Assistant Professor, Department of Epidemiology and Executive MPH (EMPH) Program
Thesis Advisor, Applied Epidemiology Track, EMPH Program
“...having an epidemiology degree...You learn a lot about how we can systematically study questions about health and what affects health at a population level.”
Jeb Jones didn’t always know he wanted to work in public health. A few years after receiving his bachelor's degree in psychology from Georgia Tech, he began a doctoral program at the University of Florida with the hopes of studying substance abuse and substance use disorders through the lens of psychology.
However, as he became immersed in his program and started doing the type of work he thought he wanted to do, there was a disconnect. He was studying substance use behaviors in rats, but it felt too far removed from the actual impact he hoped to make on humans. A friend he admired had graduated from Rollins with an MPH in epidemiology, and, as he learned more about the field and the program, it sounded a lot like the type of work he hoped to do. So, after receiving his master’s in psychology, he enrolled at Rollins.
“Right before I started my MPH program, I was accepted into a summer internship at CDC in the Division of HIV/AIDS Prevention and that began my research career in the epidemiology of HIV, primarily among men who have sex with men (MSM) in the United States,” he says.
During the first week of Jones’ MPH program, he had a life-changing moment through an encounter with a renowned HIV researcher. “I went against character and walked right into Dr. Patrick Sullivan’s office and introduced myself,” he recalls. “He became my primary mentor. He mentored my thesis and my doctorate.”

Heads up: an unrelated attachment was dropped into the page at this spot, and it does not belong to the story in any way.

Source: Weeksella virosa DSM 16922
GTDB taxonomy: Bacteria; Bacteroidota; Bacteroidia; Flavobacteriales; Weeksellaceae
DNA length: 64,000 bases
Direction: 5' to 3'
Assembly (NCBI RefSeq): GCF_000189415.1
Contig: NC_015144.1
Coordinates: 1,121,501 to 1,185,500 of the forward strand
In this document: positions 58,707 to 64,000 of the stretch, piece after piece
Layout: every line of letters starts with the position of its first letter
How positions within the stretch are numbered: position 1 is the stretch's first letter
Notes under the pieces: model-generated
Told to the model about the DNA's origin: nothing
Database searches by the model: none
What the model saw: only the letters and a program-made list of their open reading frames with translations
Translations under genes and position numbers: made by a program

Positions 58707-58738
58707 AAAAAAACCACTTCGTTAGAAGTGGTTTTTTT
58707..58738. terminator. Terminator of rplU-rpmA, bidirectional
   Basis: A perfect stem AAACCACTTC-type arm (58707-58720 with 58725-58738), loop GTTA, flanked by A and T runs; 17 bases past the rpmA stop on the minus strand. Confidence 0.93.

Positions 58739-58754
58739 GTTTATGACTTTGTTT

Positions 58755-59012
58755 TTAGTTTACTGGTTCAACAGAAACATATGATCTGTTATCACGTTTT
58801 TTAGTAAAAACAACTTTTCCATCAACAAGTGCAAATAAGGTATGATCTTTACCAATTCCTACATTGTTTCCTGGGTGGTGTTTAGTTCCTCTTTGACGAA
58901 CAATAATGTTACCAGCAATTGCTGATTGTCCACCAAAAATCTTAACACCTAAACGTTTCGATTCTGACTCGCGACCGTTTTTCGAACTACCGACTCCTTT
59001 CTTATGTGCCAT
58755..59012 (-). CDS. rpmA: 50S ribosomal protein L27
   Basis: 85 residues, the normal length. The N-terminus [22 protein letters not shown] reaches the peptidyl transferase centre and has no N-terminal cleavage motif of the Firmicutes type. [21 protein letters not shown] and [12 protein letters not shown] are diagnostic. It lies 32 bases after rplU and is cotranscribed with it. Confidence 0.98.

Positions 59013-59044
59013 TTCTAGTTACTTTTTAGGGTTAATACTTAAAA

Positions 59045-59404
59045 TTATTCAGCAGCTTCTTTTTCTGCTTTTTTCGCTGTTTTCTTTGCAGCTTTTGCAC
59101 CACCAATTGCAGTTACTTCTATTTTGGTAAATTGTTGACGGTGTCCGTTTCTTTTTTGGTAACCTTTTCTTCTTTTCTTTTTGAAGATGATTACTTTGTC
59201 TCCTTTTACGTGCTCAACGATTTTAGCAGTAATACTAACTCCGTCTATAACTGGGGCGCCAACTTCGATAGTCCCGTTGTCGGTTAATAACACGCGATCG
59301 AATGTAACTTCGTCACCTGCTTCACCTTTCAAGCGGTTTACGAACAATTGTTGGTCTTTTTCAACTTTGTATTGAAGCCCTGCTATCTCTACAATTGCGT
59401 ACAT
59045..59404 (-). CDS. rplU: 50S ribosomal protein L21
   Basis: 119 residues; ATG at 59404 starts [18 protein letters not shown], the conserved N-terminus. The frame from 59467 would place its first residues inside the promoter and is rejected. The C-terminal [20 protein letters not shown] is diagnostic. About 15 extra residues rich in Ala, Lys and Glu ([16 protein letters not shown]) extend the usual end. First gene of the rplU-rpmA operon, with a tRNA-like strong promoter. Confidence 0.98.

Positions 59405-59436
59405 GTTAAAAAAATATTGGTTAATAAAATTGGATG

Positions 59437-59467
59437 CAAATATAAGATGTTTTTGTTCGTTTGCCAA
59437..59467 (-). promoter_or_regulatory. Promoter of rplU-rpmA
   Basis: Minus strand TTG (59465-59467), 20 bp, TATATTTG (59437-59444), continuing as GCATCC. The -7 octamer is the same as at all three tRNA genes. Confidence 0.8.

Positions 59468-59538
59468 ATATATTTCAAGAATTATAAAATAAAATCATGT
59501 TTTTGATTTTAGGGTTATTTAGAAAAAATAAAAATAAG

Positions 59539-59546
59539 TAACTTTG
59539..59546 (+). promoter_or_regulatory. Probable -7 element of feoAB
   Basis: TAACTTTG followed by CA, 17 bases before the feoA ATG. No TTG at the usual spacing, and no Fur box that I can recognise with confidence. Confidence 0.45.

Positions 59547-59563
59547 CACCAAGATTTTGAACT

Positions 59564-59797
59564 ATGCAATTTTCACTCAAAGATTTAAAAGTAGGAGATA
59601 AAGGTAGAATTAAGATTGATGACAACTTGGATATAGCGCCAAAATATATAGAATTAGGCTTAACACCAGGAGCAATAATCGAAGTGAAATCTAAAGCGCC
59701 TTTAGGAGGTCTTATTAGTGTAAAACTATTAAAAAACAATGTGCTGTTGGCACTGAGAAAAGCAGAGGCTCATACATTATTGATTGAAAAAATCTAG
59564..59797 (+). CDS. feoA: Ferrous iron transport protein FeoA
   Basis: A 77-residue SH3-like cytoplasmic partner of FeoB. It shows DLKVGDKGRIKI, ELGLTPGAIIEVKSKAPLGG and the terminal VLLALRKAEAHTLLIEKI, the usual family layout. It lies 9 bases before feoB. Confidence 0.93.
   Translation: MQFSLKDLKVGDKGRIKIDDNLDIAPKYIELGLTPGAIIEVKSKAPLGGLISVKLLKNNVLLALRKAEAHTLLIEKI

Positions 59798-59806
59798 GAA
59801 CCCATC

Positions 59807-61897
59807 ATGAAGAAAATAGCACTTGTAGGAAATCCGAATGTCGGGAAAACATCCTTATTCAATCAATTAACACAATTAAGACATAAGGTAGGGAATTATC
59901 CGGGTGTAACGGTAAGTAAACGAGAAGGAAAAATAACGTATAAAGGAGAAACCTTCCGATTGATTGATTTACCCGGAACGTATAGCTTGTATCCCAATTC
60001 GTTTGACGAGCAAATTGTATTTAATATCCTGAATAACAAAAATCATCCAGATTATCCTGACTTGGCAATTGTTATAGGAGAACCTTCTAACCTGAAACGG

Jones works alongside Sullivan now within Rollins’ Programs, Research & Innovation in Sexual Minority Health (PRISM) research group, which oversees numerous grants, projects, and studies related to HIV and other sexually transmitted infections (STIs). Much of Jones’ research focuses on HIV prevention among MSM in the United States, particularly as it relates to pre-exposure prophylaxis (PrEP) uptake and usage patterns. Many of his research projects utilize online-based research and mobile app-based research to measure behavior and PrEP uptake among those he hopes to serve. One such app he’s currently testing, HealthMindr, functions as essentially an HIV prevention portal for MSM.
“It’s everything you need. It’s information about HIV, it’s information about STIs. Participants in our research studies have the ability to order condoms and HIV and STI test kits that are shipped to their homes,” he says.
The app also features a locator function to help users find local providers for HIV and STI testing and for PrEP medication. “The primary outcome of interest in this study is PrEP uptake.” PrEP, when taken daily, can significantly reduce the odds of HIV exposure. Despite its high success rates, the drug hasn’t received widespread adoption, which could be caused by several factors, including stigma, misinformation, and limited awareness of the drug and its effectiveness.
Jones is doing his part to help increase uptake among those most at risk—of which MSM is a large group. He is currently enrolling PrEP-using MSM for a pilot study and is monitoring them for four months to see what their adherence looks like to help him better tailor apps and to inform studies in the future.
Outside of his PrEP-related work, Jones teaches courses in the Department of Epidemiology and the EMPH program. As he teaches epidemiology classes to students in both programs, he sees an opportunity to open doors to others seeking a meaningful career path.
“There are a ton of additional opportunities that come along with having an epidemiology degree,” he says. “It’s a very versatile degree. You learn a lot about how we can systematically study questions about health and what affects health at a population level. You also learn a lot of really important skills that are applicable to a wide array of positions within public health, as well as to several outside of the field.”